Ogra loves to kickstart things– from motorcycles to new businesses.In 2018, Ogra co-founded Rural Handmade with another director who is now on the team, and right away, began running the company full-time. Ogra admits that he has made very few sacrifices compared to most entrepreneurs, as he had luckily raised money beforehand that he used to help launch the business. Fundamentally though, Ogra said he has a simple life and simple needs.

While his team was initially very focused on crafting a business model and meeting various key performance indicators (KPI) such as monthly recurring revenue and repeatability of orders, they eventually focused their core mission on sustainability. Other than sustainability, Ogra’s main motivation is his love for small, handmade businesses and his adamant belief that Rural Handmade can help these businesses by providing education about their supply chain.

Design to Delivery

            As a B2B business, Rural Handmade works on both sides: with rural artisans and their handmade businesses, as well as with small companies that buy the handmade products.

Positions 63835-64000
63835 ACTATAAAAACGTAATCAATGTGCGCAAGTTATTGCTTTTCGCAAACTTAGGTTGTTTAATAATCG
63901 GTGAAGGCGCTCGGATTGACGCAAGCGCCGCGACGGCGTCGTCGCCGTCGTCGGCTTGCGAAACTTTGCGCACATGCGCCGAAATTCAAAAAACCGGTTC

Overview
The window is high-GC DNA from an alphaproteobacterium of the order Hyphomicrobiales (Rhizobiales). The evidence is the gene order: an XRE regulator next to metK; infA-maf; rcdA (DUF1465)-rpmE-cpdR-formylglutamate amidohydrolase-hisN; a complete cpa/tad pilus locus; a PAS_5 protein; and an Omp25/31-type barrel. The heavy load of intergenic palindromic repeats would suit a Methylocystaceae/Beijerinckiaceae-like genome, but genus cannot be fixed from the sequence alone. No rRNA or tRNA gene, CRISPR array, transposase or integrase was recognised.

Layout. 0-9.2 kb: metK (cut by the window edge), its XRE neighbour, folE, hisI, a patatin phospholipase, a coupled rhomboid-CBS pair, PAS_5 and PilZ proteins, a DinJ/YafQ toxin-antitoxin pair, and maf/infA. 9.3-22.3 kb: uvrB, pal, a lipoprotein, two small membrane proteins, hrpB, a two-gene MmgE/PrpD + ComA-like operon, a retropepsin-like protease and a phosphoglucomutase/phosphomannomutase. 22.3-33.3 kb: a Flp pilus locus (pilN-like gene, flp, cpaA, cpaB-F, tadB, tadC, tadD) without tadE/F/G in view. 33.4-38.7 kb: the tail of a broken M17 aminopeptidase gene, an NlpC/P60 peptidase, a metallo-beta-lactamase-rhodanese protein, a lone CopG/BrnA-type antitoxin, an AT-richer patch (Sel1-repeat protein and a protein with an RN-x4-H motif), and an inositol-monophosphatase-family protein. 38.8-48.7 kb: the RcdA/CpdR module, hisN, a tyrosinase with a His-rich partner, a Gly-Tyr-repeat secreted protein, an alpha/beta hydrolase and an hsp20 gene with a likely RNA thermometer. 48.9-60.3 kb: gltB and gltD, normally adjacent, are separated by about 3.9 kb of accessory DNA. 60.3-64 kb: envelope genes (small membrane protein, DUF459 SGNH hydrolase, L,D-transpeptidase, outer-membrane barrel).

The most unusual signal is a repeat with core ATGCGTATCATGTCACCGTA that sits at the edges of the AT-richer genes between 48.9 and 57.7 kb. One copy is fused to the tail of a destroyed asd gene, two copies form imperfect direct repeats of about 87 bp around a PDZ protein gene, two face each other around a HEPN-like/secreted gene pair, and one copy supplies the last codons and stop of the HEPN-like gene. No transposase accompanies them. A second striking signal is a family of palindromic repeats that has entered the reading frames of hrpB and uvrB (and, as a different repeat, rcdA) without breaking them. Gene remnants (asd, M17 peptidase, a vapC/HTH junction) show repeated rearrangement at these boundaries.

Rural Handmade’s main focus with rural artisans is improving their entire value chain, from refining upstream supply chains to strengthening markets for their products. By expanding their markets using the internet, these rural artisans can better sustain themselves and improve their profitability. Rural Handmade also focuses on helping these artisans build a more sustainable supply chain. However, this has not been without its challenges, said Ogra. He explained that it can be difficult to convince these artisans to have an online presence and move away from their traditional way of selling products (i.e. accessing local markets only) that they’ve relied on for generations.

            For small companies, Rural Handmade also works to redefine their supply chain so they can commission better, more affordable products directly from these remote manufacturing communities. On both sides, though, Ogra said working on supply chains can be challenging, especially when you’re working across borders. There are lots of moving parts that must sync up, and rarely it is straightforward.

            Despite such challenges, Ogra said Rural Handmade hopes to debunk the myth that being sustainable as a business is more expensive. Instead, his intention is to prove to both sides that if you approach the value chain wholistically, sustainability can become the most affordable option.

Crafting Sustainability